African Design Magazine November 2015 - Page 11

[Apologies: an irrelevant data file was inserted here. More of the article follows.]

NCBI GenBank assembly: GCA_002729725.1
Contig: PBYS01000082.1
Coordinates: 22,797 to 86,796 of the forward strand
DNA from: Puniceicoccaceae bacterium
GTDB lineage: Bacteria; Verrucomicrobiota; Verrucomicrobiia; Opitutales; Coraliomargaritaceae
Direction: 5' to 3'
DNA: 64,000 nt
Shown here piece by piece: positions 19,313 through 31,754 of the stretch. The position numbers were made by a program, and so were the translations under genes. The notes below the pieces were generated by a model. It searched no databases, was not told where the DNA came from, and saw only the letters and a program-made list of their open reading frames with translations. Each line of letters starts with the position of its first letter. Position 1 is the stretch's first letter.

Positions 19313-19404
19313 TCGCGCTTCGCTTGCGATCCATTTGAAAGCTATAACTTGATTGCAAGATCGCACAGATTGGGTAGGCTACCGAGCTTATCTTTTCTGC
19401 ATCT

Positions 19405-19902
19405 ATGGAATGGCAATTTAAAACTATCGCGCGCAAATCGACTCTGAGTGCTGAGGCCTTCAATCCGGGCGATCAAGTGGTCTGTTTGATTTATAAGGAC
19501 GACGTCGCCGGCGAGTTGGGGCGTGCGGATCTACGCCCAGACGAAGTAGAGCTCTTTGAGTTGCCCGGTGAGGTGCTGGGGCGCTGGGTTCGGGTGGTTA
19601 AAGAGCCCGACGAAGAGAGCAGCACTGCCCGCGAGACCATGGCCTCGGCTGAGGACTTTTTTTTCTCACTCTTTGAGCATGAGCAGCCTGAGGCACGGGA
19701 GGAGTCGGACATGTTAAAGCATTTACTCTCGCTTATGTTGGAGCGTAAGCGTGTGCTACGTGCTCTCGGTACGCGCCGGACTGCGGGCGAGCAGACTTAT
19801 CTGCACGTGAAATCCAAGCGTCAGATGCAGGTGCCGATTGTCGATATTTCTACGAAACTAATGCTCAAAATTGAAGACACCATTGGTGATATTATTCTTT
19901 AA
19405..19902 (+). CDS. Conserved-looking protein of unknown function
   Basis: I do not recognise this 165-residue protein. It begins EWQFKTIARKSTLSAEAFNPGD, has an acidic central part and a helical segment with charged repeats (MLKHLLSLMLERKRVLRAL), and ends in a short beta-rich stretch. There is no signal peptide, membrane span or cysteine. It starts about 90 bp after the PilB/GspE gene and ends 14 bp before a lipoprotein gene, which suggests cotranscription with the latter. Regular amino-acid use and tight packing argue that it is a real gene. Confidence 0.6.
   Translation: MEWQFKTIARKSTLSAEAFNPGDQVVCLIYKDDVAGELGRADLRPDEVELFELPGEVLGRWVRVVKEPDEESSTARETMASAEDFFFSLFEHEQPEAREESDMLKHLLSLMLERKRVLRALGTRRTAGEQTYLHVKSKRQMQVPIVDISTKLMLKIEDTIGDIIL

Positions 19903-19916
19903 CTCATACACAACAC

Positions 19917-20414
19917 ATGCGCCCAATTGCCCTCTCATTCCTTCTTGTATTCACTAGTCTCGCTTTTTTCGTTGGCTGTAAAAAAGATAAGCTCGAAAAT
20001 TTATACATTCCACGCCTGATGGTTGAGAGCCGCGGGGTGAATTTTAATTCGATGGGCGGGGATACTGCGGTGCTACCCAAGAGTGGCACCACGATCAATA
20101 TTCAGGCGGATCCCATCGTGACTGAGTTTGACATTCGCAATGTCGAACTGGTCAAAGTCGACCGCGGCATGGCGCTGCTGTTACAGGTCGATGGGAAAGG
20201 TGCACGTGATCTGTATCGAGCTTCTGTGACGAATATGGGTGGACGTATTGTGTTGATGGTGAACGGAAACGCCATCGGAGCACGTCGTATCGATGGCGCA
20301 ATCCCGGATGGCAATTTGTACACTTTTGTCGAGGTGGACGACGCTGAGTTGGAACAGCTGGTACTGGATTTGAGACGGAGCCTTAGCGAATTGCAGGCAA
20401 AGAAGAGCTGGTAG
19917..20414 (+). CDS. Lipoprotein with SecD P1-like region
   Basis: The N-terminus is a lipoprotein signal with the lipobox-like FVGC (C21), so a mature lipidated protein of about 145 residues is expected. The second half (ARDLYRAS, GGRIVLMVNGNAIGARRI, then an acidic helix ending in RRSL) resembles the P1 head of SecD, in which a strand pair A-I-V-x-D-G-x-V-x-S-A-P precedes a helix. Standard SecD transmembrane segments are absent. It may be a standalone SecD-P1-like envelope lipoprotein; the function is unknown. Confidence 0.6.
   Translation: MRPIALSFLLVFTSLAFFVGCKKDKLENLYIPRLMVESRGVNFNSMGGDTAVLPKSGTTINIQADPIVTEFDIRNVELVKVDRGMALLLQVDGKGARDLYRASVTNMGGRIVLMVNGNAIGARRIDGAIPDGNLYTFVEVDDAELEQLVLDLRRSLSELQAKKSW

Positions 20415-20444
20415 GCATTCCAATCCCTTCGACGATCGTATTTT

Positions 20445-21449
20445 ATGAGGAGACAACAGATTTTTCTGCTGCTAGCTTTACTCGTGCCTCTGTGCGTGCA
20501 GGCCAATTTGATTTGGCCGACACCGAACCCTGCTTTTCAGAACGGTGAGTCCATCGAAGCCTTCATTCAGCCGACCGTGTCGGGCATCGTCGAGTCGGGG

African project Project Kagiso often seem far removed from the finished product, usually hypothetical in university, are great sharpening tools for emerging designers. Inevitably, working next to a nursery meant a lot of cute pictures of kids were taken, all of whom would fight to be in front of the lens and be overcome with excitement when seeing their photo. We, as the second phase, inherited a site behind schedule due to unforeseeable setbacks (we had to get used to ‘TIA’, or “This is Africa”, as a valid reason for delays). A lot of hard work was required with early starts, late nights, sweat, sunscreen and unspeakable portaloo conditions. Two years prior to Kagiso, in 2013, I was involved as a student in a similar project called Aga Sikolo. I was on the first phase of construction and therefore never managed to see the finished building in person. Fortunately, the Kagiso site was only 40 minutes from the Aga Sikolo site, which is in a small village called Calais. This meant that I was able to travel back and see the school. I can safely say that seeing the finished project filled with happy, adorable children was one of the most rewarding and humbling things I have seen in my short architectural career. In the year following Aga Sikolo, the SA3 building, a subsequent project, allowed the nursery to expand its intake for the coming year and finished off a three year process of Nottingham University’s involvement in creating the Calais campus. On the penultimate day of construction, with so much still to finish off, we worked into the dark using car headlights to illuminate the site in a desperate bid to finish the project… The last day was manic. It was a frantic bid to get the project finished and in a useable state to hand over as a functioning school. We worked into the evening with growing numbers of the community turning out to help and see the conclusion. Everyone worked incredibly hard and all credit is due to the second year students who made this a reality. With the last full day on site being so busy, a small party of us went back the following morning before departing to Johannesburg to see the finished buildings in daylight. Gumpole columns were used to support a timber truss and perlin roof structure upon which the corrugated roof sat. This sailed above the curving brickwork to allow for cross 11